It's one of the greatest things on planet earth. The sun is warm and happy, the grass is green, the flowers bloom (when I remember to water them), and routine goes completely out the window. No homework, no minimum reading requirements, no bedtimes, or wake-up times. Take all day doing your chores, or get them done fast and play the rest of the day. Whatever works. . . .
At least that's how it is at our house.
I love summer!!
But with the lack of routine its hard for me to make sure I am setting aside time to write. So . . . yeah, haven't done much of that this summer.
But it doesn't mean I haven't been thinking about writing. In fact I think of it constantly. Ideas flow like mad and I even designed a writers/art studio that we've been working on. It even has sheet-rock and if not for a gallbladder attack and subsequent surgery, it would be mud and taped by now.
So since I am now forced to enjoy the end of my summer vacation from the couch, I figured as long as I can stay awake long enough, now would be a good time to catch up on my blog. If the writing is a little confusing, blame the pain meds:).
Before my little attack we had just returned from a family vacation to the beautiful state of Wyoming. We enjoyed the Teton and Yellowstone national parks, Jackson Hole and even spent a few nights in the gorgeous, fun, little town of West Yellowstone, Montana. I have to say, if my husband could find a job up there and the summers were just a little longer, I would so want to live there. It's the perfect place for all sorts of inspiration. I only hope some of the pictures can become paintings eventually--but the light is never the same on photo paper.
The vacation did a lot for our family. We were crammed in our little car for hours on end and yet the fighting stayed at a minimum. My boys were in awe of everything and it was just too beautiful to be grumpy. The pace was slow, and we went to every hotpot or scenic spot we felt like, no time constraints to make, or specific places we just had to see. We looked at the map, loaded our backpacks, and went wherever we felt like hiking to. We even saw a mama bear and her baby just off one of the trails we took. It was so amazing!
I didn't worry about my book or its status with the agent, or how much I had to do when I got home. So when we did get home, I felt refreshed and ready to face whatever came up (even though I wasn't expecting one of those things to be surgery).
When we got home we were watching (yes, this is another movie moment) Rudy--one of the best movies of all time because of the story. I actually had the opportunity to hear him speak at a writers conference once. What an amazing man. During the movie I felt such empathy for Rudy as he opened letter after letter rejecting him from attending Notre Dame, his life-long dream.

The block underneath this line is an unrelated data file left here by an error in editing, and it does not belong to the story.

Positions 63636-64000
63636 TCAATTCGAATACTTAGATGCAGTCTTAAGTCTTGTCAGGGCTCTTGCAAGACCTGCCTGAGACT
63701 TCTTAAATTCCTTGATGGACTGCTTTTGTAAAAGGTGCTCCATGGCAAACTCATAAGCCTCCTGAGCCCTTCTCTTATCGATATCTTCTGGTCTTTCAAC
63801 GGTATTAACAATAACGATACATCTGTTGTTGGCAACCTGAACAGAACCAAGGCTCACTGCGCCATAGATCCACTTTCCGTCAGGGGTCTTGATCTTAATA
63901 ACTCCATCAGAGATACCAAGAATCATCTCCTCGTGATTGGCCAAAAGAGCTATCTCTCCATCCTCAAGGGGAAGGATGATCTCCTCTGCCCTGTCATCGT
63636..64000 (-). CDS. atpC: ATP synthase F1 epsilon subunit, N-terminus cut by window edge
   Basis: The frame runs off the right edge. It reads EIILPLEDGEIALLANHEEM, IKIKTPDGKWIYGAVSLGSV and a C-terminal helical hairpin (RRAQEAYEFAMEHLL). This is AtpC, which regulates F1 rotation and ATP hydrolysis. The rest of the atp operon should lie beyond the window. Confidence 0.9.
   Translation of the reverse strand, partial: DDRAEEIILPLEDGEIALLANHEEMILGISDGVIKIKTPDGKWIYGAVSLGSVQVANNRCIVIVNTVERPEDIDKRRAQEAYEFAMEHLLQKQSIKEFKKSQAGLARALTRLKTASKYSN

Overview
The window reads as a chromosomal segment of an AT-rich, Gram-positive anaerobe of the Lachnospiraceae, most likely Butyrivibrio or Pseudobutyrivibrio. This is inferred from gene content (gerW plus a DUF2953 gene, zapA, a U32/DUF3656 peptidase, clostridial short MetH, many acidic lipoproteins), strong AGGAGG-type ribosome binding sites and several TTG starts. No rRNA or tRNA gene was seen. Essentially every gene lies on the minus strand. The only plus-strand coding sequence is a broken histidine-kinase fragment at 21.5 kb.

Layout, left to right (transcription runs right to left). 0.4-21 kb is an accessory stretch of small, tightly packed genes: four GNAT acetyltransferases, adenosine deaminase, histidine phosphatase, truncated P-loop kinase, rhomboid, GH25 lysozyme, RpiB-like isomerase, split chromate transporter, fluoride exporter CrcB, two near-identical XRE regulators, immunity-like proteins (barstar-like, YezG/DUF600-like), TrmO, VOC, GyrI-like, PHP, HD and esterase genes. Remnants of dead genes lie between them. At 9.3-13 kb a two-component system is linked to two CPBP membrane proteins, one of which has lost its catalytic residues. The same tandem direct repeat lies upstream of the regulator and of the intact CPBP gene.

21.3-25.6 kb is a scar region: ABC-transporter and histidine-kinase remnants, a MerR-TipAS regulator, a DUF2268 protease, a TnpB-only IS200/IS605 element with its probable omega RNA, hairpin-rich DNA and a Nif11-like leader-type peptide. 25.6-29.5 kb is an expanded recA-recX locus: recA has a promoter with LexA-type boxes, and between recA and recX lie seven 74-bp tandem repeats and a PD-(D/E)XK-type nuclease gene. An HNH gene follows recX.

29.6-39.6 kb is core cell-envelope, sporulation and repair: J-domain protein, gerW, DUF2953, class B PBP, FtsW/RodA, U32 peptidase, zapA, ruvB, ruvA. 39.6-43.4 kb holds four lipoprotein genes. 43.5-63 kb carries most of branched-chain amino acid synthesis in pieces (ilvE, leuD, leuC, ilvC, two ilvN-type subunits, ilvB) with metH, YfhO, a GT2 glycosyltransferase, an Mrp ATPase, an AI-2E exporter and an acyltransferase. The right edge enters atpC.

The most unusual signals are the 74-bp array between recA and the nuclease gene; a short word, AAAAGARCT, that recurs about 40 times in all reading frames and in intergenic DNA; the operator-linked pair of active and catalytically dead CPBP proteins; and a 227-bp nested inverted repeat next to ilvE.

Writers know what this feels like.
We spend hours upon hours creating something, it becomes a part of us, and then we send letters about it out into the world hoping someone will see its possibilities, want to read it, and hopefully help get it into the hands of others who will read it, love it, and give it a place on their bookshelf.
So when the rejections pile up, it becomes harder and harder not to give up.
Rudy didn't. Despite the odds against him. And he eventually fulfilled his dream.
Most of you who read my blog know I have written 26 queries, and received 25 rejections. One query finally made it past the slush pile and the awesome intern requested the novel, read it, told me she enjoyed it, and passed it along to the agent to read. I am still waiting to hear back from them, but from everything I've read about other author experiences, I'm just really grateful my creation actually made it this far. I really like the agency and I hope I will hear back from them soon, but this experience has taught me a lot. What if I had given up at query rejection number ten, or fifteen, or twenty-five? What if I had never sent that twenty-sixth query?
There is no guarantee the agent will decide to represent me at this point, but I'm not going to give up on my dream. Sometimes we have to step back and enjoy the scenery, slow down and focus on what really matters, and let what will happen, happen. I can't make someone love my book. I can write it and send it out, but the rest of the details have to work themselves out.
In the meantime, I'm going to enjoy the scenery and never, ever, stop dreaming.
For anyone who might be thinking of giving up on your dreams, you just might want to watch the YouTube video, Brandon Sanderson: Writing of Epic Proportions (I tried to copy the link but couldn't get it to work). My friend shared this with me and it was like he was taking the words out of my mouth--but he says it better than I ever could. Great man, great writer, great inspiration:).